Polymorphisms in the β-tubulin gene of Cryptosporidium parvum differentiate between isolates based on animal host but not geographic origin

P. A. Rochelle, E. M. Jutras, Edward R Atwill, R. De Leon, M. H. Stewart

Research output: Contribution to journalArticle

25 Scopus citations

Abstract

Polymerase chain reaction primers were designed to target a region of the Cryptosporidium parvum β-tubulin gene spanning an intron. Amplification products contained 11 polymorphic positions, representing a sequence divergence of 1.8%, which discriminated between isolates of C. parvum found solely in humans (genotype 1) and those found in humans and animals (genotype 2). Seven of the polymorphic sites were located outside of the intron and the polymorphism between isolates was readily demonstrated by HaeIII restriction digestion. However, all of the sequences from genotype 1 human-derived oocysts isolated in the United States and Australia were conserved. Also, there were no sequence differences between bovine isolates obtained from both continents. Therefore, isolates could not be differentiated based on geographic source of origin.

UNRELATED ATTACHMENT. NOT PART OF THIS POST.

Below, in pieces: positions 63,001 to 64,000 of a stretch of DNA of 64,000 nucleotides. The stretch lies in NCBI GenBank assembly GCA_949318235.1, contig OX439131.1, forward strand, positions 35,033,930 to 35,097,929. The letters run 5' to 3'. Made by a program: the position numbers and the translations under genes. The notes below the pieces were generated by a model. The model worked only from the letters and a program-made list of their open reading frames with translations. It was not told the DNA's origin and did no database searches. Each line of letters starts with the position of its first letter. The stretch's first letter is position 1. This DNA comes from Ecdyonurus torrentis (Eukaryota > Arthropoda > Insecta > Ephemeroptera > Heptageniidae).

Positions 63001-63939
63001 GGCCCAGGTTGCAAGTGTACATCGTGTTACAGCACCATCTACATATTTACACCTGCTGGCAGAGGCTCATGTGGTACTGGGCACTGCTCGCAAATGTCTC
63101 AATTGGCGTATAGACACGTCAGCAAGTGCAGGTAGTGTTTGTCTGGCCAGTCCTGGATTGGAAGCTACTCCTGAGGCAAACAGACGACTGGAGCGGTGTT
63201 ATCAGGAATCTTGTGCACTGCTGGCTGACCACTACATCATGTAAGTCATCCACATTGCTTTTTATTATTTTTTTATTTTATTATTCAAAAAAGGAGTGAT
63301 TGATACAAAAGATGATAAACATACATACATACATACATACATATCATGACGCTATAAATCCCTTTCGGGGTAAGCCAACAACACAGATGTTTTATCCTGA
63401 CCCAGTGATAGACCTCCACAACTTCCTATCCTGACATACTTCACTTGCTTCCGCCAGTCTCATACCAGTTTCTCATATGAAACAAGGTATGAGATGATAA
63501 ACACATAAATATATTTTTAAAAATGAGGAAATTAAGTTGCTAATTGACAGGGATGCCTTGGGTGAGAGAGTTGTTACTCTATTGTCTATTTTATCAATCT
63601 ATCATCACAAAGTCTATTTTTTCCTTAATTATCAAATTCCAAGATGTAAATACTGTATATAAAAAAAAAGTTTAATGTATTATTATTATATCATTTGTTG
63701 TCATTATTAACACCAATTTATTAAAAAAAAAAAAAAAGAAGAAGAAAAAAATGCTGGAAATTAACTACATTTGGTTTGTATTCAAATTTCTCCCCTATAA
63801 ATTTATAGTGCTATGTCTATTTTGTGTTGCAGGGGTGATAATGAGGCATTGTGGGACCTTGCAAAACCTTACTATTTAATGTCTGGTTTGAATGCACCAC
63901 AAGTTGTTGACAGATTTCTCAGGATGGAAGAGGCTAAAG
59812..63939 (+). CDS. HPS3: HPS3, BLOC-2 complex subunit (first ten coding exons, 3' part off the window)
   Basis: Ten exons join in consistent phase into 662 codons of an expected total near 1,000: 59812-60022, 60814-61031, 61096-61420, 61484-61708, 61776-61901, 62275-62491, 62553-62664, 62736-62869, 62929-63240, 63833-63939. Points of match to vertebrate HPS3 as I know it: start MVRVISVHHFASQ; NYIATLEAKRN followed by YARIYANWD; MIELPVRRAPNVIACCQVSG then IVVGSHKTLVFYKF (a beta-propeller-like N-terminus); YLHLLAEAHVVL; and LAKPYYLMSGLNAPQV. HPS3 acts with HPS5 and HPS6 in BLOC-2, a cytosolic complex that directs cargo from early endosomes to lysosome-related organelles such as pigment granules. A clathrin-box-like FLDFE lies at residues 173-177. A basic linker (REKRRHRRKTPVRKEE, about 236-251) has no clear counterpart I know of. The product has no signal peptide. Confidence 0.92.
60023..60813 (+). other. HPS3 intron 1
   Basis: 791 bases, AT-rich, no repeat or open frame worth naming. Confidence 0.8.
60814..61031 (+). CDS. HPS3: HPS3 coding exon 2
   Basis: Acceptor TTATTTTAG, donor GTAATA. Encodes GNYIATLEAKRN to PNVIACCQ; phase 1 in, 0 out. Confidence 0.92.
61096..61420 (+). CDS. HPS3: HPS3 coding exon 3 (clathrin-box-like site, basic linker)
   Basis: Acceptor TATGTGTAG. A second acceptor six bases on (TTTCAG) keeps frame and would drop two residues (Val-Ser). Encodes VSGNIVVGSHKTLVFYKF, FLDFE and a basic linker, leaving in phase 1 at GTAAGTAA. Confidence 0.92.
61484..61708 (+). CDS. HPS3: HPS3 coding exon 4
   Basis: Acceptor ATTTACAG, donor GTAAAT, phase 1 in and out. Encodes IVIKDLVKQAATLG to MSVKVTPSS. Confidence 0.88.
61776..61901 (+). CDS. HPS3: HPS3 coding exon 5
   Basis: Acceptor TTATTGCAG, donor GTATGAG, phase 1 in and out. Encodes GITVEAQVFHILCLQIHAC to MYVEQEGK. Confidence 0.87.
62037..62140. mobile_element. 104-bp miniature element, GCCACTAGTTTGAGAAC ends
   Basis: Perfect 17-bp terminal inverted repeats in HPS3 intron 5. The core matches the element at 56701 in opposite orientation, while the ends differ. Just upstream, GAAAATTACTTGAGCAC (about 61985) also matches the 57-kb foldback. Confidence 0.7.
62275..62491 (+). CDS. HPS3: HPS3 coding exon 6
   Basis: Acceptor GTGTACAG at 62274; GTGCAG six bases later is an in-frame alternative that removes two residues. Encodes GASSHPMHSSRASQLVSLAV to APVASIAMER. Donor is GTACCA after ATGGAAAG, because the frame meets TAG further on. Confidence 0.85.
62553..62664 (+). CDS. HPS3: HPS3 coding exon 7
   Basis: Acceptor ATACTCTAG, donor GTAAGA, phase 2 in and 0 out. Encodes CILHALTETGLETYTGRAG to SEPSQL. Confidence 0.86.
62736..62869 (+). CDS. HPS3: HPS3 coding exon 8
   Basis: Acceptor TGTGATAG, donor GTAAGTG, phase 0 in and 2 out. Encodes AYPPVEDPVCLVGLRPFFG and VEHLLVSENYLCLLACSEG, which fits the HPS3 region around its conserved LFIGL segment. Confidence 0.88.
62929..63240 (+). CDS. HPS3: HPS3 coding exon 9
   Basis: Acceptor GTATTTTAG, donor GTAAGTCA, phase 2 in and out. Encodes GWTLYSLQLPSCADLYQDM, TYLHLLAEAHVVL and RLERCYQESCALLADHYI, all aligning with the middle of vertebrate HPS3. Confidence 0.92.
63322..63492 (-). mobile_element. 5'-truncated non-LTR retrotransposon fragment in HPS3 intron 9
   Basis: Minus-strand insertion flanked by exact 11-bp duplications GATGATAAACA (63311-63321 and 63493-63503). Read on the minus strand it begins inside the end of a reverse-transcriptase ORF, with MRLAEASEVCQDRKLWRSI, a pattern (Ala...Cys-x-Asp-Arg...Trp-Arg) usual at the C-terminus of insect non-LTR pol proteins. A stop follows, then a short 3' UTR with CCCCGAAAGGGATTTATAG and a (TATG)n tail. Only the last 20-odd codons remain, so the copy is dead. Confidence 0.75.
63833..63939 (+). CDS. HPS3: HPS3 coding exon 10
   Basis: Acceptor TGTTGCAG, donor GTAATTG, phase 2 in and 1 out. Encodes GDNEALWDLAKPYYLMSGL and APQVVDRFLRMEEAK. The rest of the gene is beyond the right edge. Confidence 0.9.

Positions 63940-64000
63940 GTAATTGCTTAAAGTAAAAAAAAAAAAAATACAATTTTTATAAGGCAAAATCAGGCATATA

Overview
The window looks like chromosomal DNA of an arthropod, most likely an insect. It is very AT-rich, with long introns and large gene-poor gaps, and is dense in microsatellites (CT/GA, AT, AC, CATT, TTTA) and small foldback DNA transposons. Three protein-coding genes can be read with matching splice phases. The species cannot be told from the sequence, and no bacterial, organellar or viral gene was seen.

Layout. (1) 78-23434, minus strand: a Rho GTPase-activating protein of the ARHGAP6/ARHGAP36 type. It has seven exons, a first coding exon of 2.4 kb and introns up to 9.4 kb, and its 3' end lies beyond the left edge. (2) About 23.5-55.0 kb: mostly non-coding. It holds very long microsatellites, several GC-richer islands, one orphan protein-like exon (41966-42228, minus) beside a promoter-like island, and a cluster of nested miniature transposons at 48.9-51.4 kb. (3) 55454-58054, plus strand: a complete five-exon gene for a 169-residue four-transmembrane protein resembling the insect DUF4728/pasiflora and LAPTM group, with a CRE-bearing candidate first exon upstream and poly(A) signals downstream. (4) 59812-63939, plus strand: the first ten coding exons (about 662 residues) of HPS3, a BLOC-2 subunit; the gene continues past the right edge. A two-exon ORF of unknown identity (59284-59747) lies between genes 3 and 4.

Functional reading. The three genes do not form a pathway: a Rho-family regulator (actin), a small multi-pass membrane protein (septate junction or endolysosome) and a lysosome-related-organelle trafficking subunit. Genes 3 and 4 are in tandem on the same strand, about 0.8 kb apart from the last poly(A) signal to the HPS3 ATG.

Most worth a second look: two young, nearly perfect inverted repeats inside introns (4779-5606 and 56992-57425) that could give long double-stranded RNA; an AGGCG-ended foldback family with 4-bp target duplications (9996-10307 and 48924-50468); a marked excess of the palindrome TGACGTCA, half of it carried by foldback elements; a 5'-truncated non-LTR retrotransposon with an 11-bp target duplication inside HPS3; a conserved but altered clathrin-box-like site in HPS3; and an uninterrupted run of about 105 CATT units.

Original languageEnglish (US)
Pages (from-to)986-989
Number of pages4
JournalJournal of Parasitology
Volume85
Issue number5
DOIs
StatePublished - Oct 1999

ASJC Scopus subject areas

  • Agricultural and Biological Sciences(all)
  • Parasitology
  • Microbiology

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